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The student news site of Amador Valley High School


The student news site of Amador Valley High School


The student news site of Amador Valley High School


Amador participates in the 2023 Great California Shake Out drill

Anita Gautam
Students practice “drop, cover, and hold on” during this year’s Great CA Shake Out.

On Oct. 19, Pleasanton Unified School District and Amador joined students around the state for The Great California Shake Out. 

Since 2008, California and other states such as Colorado and Illinois began holding statewide earthquake drills. The Great Shake Out is an annual tradition to remind people around the world of the great impact of earthquakes. 

“Well the great shake out has been going on since 2008. Couple of reasons why it is important is to remember the big California earthquake we had, here in Northern California. I know we’ve had some big one in South California as well,” said AV Vice Principal Michael Jaramillo.

The Great Shake Out is important to remember California’s state history. Tuesday, Oct. 17, marked 34 years since the Loma Prieta Earthquake, which hit Northern California in 1989. The Loma Prieta Earthquake is remembered as California’s worst shake out of the last century.  For the Bay Area, the day also remembers and honors the magnitude of 7.9 San Francisco Earthquake of April 18, 1906.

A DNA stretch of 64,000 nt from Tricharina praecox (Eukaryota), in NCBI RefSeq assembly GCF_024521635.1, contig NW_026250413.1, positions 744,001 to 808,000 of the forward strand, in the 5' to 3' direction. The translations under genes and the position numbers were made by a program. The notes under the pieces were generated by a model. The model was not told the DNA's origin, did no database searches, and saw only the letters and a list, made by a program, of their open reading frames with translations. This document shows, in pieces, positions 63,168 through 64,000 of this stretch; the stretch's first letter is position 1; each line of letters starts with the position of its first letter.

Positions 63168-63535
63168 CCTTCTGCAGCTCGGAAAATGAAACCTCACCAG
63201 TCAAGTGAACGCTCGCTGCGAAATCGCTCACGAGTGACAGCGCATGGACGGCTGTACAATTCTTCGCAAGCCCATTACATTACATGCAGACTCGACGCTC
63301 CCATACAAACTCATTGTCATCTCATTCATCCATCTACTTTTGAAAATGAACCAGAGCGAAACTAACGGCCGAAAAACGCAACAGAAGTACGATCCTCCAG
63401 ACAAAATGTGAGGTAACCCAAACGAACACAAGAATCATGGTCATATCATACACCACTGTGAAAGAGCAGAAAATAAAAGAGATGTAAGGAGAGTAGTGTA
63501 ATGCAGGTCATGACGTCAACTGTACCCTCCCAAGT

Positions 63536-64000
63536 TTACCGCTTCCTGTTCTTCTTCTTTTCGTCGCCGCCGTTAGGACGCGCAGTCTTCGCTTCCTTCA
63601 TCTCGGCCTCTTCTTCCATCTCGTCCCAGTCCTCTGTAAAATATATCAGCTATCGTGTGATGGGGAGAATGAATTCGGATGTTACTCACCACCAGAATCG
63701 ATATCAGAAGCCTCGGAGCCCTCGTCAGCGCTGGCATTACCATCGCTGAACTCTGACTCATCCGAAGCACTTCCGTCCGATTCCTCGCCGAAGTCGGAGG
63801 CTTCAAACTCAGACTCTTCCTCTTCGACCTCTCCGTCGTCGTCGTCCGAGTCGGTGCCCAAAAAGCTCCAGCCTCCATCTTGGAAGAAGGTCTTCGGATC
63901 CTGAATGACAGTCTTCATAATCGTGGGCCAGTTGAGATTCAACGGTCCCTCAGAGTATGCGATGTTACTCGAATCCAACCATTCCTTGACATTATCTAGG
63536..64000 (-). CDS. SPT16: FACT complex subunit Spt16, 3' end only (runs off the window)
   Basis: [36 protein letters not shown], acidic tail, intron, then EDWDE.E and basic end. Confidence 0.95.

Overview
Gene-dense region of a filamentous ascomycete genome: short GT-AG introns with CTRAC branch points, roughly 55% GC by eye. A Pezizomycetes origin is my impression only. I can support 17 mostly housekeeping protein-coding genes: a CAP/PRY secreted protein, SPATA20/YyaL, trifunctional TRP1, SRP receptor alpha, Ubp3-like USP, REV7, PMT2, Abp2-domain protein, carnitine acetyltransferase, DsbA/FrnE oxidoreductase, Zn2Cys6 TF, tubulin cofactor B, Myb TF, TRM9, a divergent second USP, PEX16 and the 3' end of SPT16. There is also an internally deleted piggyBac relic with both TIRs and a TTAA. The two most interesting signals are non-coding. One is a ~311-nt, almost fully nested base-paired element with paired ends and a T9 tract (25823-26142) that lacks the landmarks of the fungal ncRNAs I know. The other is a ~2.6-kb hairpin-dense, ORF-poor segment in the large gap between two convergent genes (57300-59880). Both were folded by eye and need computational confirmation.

“This drill is a great way to remember that we have earthquakes and most importantly need to be prepared. So one thing we do is run these drills every year, typically around the middle of October, to remind our students to ‘drop, cover, and hold on’ and to take this drill very seriously just in case we have an actual earthquake here,” said Jaramillo.

Drills provide an educational opportunity to teach kids what to do in emergency situations. It is important the school district makes sure students feel safe and parents understand their children are in good hands.  

“I think it’s great that our district participates in these drills. It not only shows the memory of past big earthquake but also makes me feel safe to know what I’m supposed to do during hard times. It also educates little kids in elementary schools to know what to do, so no one panics,” said Amishi Bhatia (‘24). 

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